What problem does this study address?

This feasibility study brings further clarity to findings from the ATE Survey, and it identifies potential challenges and barriers to collecting and reporting unduplicated student counts. The study has three purposes:

  1. Produce a descriptive analysis of available data on the number of students served by ATE project activities and on student completion of ATE academic programs for a sample of nine projects.
  2. Document barriers to collecting and reporting this data, and describe challenges that would need to be overcome to report these and similar data program-wide.
  3. Provide information to the government in response to Public Law 115-402 (Innovations in Mentoring, Training, and Apprenticeship Act).

Why is this study important?

Working with participating ATE projects strengthens their data literacy and project capacity for data collection and provides EvaluATE with a more nuanced understanding of how projects collect and manage data on student counts, demographics, and program completion.

How will EvaluATE (or others) use the study findings?

Findings from each of the questions investigated, along with details of the challenges faced throughout the feasibility study and resources required to expand to a full study, are included in a comprehensive report aimed at a non-technical audience not familiar with ATE or career and technical education.

The report contains recommendations for the NSF ATE program, ATE projects, and for EvaluATE and the ATE Survey.

How are the researchers conducting the study?

The study involves leveraging EvaluATE’s ATE Survey, information publicly available in the NSF awards database, and interviews with principal investigators.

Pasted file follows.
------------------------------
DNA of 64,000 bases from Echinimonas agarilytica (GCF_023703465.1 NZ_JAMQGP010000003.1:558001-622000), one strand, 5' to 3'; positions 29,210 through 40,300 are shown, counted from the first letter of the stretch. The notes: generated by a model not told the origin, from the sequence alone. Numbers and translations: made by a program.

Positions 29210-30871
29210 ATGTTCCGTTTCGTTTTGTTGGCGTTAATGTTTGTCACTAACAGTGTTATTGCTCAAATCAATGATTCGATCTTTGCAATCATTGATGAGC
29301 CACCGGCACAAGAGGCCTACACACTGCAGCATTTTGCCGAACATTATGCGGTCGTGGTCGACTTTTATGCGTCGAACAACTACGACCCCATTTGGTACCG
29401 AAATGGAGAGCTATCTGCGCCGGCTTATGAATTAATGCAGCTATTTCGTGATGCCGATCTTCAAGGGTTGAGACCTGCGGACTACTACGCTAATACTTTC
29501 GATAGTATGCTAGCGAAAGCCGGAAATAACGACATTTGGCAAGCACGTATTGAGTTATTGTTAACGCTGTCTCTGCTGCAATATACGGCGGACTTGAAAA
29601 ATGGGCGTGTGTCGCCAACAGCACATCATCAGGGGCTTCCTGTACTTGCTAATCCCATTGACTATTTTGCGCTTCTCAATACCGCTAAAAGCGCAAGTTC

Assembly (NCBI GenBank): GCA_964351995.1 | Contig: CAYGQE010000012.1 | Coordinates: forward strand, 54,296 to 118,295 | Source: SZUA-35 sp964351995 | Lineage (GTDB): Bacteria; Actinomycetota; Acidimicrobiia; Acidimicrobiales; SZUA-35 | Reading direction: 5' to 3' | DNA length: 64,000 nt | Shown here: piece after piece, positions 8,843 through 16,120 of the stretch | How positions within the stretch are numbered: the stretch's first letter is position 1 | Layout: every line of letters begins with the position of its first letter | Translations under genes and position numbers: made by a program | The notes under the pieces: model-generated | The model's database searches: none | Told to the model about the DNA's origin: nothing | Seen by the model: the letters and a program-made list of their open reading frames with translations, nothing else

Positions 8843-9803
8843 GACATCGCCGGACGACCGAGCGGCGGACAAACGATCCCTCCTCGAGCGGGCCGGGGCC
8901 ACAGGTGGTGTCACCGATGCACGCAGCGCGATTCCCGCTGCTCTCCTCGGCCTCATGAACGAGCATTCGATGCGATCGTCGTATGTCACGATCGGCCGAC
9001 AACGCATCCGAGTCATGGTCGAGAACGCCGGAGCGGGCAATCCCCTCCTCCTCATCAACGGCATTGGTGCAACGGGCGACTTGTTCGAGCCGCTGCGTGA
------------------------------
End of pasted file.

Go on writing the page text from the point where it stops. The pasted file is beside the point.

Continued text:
These methods will provide data for answering the six main research questions:

  1. How many students participated in various ATE project activities in 2018 and 2019, as reported on the annual survey of ATE principal investigators?
  2. How many unique students participated in any ATE project activities in 2019, based on a sample of ATE projects?
  3. To what extent and how did the numbers of apprenticeships, internships, and other applied learning opportunities offered by employers in collaboration with ATE projects change across the lifetime of the ATE program?
  4. How many students who participated in ATE-funded academic programs completed their educational programs in 2018 and 2019, as reported on the annual survey of ATE principal investigators?
  5. How many students who began ATE-funded academic programs obtained a marketable credential (e.g., certificate, license, associate degree) from the program or another in a related field in 2019, based on a sample of ATE projects?
  6. If the ATE program wanted to report information on student participation and completion program-wide, what barriers would they need to consider or overcome?

Research Team

Robert Ruff

Western Michigan University- SAMPI

Cody Williams

Western Michigan University- SAMPI

Megan Zelinsky

Western Michigan University

Lyssa Wilson Becho

Western Michigan University

Study Findings

Findings from this study were published in an open-access report and a manuscript in the International Journal of STEM Education. 

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Nation Science Foundation Logo EvaluATE is supported by the National Science Foundation under grant number 2332143. Any opinions, findings, and conclusions or recommendations expressed on this site are those of the authors and do not necessarily reflect the views of the National Science Foundation.